‘Daredevil: Born Again’ Fired Its Writers And Directors To Prepare For An Entire ‘Overhaul’ Of Disney+ TV Strategy

Daredevil fans may want to sit down for this one.

Heading into the strikes, Daredevil: Born Again was well into production as Charlie Cox returned for an all-new series based on the classic Marvel character. The show was expected to run for an ambitious 18 episodes and would spend a considerable amount of time with the actor’s portrayal of Matt Murdock: blind lawyer by day, brutal vigilante by night. Not anymore.

According to a new report, both the head writers and directors for Born Again have been let go after Kevin Feige and Marvel execs reviewed the footage that was shot. They did not like what they saw.

Via The Hollywood Reporter:

The show is Marvel’s first to feature a hero who already had a successful series on Netflix, running three seasons. But sources say that [Matt] Corman and [Chris] Ord crafted a legal procedural that did not resemble the Netflix version, known for its action and violence. Cox didn’t even show up in costume until the fourth episode. Marvel, after greenlighting the concept, found itself needing to rethink the original intention of the show.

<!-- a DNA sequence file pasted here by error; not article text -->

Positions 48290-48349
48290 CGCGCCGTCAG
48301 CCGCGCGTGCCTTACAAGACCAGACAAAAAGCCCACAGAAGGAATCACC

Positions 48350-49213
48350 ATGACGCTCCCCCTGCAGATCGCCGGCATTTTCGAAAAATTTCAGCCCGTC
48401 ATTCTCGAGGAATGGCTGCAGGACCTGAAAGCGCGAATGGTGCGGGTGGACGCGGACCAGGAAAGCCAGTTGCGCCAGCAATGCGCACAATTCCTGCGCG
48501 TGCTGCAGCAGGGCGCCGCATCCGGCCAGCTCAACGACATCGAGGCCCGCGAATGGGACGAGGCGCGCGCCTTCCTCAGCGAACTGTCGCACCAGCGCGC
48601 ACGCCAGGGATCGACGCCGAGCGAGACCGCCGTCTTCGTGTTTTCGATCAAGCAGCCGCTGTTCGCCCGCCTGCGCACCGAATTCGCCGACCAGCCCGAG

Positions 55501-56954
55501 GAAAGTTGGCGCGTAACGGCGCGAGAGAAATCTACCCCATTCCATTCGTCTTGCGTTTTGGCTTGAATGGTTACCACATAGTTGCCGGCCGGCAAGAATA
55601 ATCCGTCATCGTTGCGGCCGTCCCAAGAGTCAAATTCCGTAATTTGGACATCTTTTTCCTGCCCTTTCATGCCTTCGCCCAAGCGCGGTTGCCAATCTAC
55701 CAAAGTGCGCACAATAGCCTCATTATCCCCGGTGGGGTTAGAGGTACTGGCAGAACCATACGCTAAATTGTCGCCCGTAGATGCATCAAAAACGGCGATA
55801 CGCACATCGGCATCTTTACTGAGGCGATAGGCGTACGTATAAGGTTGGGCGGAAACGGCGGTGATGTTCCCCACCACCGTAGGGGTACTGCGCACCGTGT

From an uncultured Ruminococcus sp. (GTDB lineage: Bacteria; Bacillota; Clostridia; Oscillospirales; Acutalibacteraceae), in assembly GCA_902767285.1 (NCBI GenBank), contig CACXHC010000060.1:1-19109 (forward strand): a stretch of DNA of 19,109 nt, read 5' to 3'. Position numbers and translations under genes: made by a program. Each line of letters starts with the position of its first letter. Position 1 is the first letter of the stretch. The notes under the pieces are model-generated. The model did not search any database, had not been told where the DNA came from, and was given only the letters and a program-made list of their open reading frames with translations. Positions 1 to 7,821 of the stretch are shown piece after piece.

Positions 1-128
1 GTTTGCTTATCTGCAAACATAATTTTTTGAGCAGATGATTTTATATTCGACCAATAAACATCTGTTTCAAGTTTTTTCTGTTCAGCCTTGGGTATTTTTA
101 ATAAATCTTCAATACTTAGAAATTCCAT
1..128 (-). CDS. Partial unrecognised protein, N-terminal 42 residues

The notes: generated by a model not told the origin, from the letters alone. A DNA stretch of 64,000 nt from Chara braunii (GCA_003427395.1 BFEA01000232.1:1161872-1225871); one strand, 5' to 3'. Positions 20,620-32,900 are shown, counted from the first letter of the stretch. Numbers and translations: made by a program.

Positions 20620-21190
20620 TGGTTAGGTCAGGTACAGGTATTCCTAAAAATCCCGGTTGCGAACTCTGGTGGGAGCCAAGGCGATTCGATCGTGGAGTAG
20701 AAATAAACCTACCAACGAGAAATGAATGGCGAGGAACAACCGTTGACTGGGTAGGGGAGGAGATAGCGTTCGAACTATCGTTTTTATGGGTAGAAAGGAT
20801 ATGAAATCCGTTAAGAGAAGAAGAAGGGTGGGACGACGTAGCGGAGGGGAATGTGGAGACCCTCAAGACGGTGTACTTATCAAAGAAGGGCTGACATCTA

Corman and Ord will stay on as executive producers as Marvel searches for new writers and directors to give a creative reboot to Born Again, which was already a reboot to begin with.

According to The Hollywood Reporter, the freak out over Daredevil: Born Again stems from larger issues with how Marvel has approached its Disney+ output, which has been a series of diminishing returns plagued by a revolving door of writers and directors. The issue reportedly reached a head with Secret Invasion, which saw its preproduction turn into a mess of warring factions only to deliver a lackluster series that received tepid reviews.

As Marvel revamps its approach to Disney+, the studio is reportedly looking to move away from shooting entire limited series without a pilot and moving into more traditional serialized television.

“Marvel wants to create shows that run several seasons, where characters can take time to develop relationships with the audience rather than feeling as if they are there as a setup for a big crossover event,” THR reports.

(Via The Hollywood Reporter)